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February 29, 2008

Clinton sticks with civil
unions after N.J. report

But it ‘raises some serious concerns’
by calling them second class, she says

“Senator Clinton, will you go on the record saying that civil unions are not equal to marriage?” asked a reporter.

“No,” replied the Democratic presidential candidate.

Hillary Clinton, one of the two remaining Democratic candidates for president, had a conference call February 27 with three LGBT weekly newspapers: the Gay People’s Chronicle, Tammy Nash of the Dallas Voice, and Michael Daniels of Outlook Weekly.

Texas and Ohio are considered critical for the senator to win on March 4 in order to keep her candidacy alive.

The LGBT vote in Ohio and Texas is in play and will, according to most common analyses, be critical to which candidate wins the Democratic nomination because the race is so close.

Clinton began the 15-minute call with a statement, then answered a few questions.

“I am committed to the fair and equal treatment of LGBT Americans,” she said.

Clinton accused president George W. Bush of using LGBT equality as an issue to divide the nation adding, “No community has been made more invisible than the LGBT community by this administration, and I want to change that.”

She was asked about a February 19 report by New Jersey state commission on civil unions that called them a “failed experiment” and an “invitation to discriminate.”

According to the panel, civil unions create a little-understood, “second class” category of citizens that is often more vulnerable to federal discrimination.

Both Clinton and her rival, Senator Barack Obama, oppose marriage equality in favor of civil unions.

“I agree with my friend [New Jersey Governor] John Corzine that the report raises some serious concerns,” Clinton said.

Corzine has also said that he would sign a marriage equality bill, but not in an election year.

Clinton, however, stands by civil unions as her preferred way to provide benefits and protection to same-sex couples, and opposes marriage equality.

“The way civil unions are in place in Vermont is one way to achieve” success with them, Clinton said.

The New Jersey findings, however, contained testimony from Vermonters that civil unions have many of the same problems there. Vermont set up a similar commission to study its civil unions a year ago.

“And that’s the right thing [for Vermont] to do,” said Clinton.

“Look,” she said, “the biggest problem is the federal benefits, and I want to change the law.”

Asked how she would do that, Clinton said, “By advocating for it.”

Clinton said passing the Domestic Partnership Benefits and Obligation Act is the first thing that needs to be passed.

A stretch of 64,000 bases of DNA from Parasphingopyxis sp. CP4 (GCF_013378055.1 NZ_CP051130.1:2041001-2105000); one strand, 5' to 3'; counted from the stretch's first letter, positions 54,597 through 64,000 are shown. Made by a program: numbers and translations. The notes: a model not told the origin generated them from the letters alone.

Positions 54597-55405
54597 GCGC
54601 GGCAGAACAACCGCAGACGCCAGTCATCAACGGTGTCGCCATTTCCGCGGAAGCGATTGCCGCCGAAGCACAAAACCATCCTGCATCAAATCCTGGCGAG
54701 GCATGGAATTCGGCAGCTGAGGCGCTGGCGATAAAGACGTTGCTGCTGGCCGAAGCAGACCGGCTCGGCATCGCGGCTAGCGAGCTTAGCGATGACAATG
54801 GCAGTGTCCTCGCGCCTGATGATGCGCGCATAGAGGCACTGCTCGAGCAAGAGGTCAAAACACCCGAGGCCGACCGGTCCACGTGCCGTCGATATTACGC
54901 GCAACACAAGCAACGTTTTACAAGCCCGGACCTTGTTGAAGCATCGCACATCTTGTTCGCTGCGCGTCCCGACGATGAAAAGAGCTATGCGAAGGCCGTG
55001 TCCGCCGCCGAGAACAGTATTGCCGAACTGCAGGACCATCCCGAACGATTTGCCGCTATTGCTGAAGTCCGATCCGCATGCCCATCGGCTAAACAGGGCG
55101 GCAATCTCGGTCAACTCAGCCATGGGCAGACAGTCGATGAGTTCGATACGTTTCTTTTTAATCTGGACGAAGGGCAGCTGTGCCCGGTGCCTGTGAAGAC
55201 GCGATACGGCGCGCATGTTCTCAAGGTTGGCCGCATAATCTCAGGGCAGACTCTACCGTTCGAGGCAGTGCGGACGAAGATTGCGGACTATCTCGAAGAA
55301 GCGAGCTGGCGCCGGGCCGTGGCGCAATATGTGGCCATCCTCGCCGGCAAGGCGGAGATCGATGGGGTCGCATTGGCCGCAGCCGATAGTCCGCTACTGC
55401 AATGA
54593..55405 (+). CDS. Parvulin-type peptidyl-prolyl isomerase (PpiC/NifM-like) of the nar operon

That bill would provide domestic partnership benefits to all federal civilian employees on the same basis as spousal benefits.

She was a co-sponsor of the bill in 2006. It has not been re-introduced in the current Congress.

The New Jersey report, however, found that people who are not federal employees are also likely to run afoul of many federal laws, including the Employment Retirement Income Security Act, or ERISA, which governs the benefits of private-sector self-insured employers.

Clinton avoided comment on this, saying, “When the states recognize benefits to same-sex couples, equality can be achieved.”

She defended what she called “the tradition in America of leaving marriage to the states,” and shifted no closer to a position of marriage equality.

“The states determine the [marriage] law,” Clinton said.

Clinton also defended her unique proposal to repeal only sections two and three of the federal “defense of marriage act” signed by her husband in 1996.

Section two allows states to ignore marriages and civil unions performed in other states. Section three limits marriage and the benefits of marriage to opposite sex couples for federal purposes, such as taxes and Social Security.

Section one, which Clinton would allow to stand, is the definition of marriage as between one man and one woman.

According to the testimony in the New Jersey report and elsewhere, it is that definition of marriage that allows for same-sex couples to be excluded from federal benefits and protections.

Asked about that, Clinton, a lawyer, said, “That’s not how I read or understand it.”

Clinton said she believes that the repeal of section three alone is sufficient, and acknowledged the likely political backlash if the federal definition of marriage as between one man and one woman is repealed.

“My strategy toward equal access is the most likely to succeed,” Clinton said.

Clinton also said she would have an LGBT outreach person in her administration, and would consider LGBT people for cabinet level positions.

Her husband’s administration was the first to have such a liaison position, and he was the first to appoint a gay ambassador.

Clinton said should she not become the next president, she would continue to advocate for LGBT equality.

“I’m proud of my long commitment to these issues,” Clinton said.

The Gay People’s Chronicle began trying to get live interviews with both candidates after the Wisconsin primary on February 18.

The Obama campaign declined an interview.


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